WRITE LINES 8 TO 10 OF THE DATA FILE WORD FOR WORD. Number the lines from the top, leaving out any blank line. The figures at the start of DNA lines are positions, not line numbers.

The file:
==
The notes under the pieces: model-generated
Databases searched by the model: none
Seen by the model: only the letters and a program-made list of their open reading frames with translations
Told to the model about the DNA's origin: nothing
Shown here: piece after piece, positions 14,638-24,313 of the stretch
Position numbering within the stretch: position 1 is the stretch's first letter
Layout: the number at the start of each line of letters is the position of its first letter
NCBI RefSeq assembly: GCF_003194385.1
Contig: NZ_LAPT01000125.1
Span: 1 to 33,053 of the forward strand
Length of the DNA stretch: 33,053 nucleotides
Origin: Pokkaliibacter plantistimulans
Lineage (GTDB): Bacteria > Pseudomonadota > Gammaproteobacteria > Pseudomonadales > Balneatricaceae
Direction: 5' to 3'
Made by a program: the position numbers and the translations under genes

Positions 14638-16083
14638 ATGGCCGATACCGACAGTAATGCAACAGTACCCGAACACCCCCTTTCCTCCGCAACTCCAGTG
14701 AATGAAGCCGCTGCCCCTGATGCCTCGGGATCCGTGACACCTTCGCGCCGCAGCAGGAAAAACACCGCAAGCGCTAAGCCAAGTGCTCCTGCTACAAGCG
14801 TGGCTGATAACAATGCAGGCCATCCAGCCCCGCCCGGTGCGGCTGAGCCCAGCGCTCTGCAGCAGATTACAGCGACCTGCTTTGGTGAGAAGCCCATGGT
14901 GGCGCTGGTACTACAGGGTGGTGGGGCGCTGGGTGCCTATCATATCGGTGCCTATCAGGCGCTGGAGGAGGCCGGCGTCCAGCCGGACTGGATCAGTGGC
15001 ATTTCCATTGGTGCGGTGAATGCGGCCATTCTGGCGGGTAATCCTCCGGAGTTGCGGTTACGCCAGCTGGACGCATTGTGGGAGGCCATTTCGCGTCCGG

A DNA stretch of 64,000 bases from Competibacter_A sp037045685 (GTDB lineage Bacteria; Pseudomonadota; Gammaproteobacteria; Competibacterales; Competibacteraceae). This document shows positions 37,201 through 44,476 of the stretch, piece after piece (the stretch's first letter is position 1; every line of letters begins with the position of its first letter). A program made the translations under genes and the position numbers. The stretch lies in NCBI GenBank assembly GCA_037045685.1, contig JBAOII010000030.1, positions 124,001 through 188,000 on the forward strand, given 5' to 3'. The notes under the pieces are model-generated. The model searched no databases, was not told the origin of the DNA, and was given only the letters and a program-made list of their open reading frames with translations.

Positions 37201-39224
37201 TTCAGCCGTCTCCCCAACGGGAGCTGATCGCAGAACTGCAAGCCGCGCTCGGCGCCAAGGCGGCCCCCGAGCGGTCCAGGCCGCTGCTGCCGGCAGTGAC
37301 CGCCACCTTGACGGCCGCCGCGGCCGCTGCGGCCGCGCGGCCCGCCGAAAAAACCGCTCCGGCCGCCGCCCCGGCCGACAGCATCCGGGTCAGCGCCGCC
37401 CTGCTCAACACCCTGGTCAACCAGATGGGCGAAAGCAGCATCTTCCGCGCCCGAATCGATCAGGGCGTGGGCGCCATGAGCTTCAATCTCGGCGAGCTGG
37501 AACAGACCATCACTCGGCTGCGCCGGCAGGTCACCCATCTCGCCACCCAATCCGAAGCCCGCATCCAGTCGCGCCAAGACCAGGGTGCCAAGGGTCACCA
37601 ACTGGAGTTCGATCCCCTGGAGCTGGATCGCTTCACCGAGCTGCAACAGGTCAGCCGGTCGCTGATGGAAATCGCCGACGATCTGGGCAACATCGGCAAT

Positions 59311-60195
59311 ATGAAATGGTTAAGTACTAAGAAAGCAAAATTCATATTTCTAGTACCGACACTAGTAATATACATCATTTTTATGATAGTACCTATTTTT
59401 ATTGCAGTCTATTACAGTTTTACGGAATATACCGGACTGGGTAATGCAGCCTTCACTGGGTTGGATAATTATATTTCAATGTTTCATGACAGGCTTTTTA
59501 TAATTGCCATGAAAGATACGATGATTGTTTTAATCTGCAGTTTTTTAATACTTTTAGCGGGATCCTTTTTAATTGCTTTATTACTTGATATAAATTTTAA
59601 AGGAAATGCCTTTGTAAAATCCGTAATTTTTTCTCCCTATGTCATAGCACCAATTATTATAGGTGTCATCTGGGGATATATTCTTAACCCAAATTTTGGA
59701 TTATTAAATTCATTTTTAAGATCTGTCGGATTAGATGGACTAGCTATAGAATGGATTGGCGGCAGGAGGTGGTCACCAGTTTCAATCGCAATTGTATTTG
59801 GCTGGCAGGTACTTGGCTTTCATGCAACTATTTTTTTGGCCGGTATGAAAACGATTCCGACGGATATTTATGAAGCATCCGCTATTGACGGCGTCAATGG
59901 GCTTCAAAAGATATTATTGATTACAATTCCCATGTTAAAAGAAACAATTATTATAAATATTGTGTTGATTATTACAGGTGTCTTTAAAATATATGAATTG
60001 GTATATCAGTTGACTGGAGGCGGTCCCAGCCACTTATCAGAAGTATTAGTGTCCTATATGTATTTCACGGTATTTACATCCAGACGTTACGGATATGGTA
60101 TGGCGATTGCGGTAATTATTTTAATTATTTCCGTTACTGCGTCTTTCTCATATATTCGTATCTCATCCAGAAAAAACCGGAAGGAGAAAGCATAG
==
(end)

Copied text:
NCBI RefSeq assembly: GCF_003194385.1
Contig: NZ_LAPT01000125.1
Span: 1 to 33,053 of the forward strand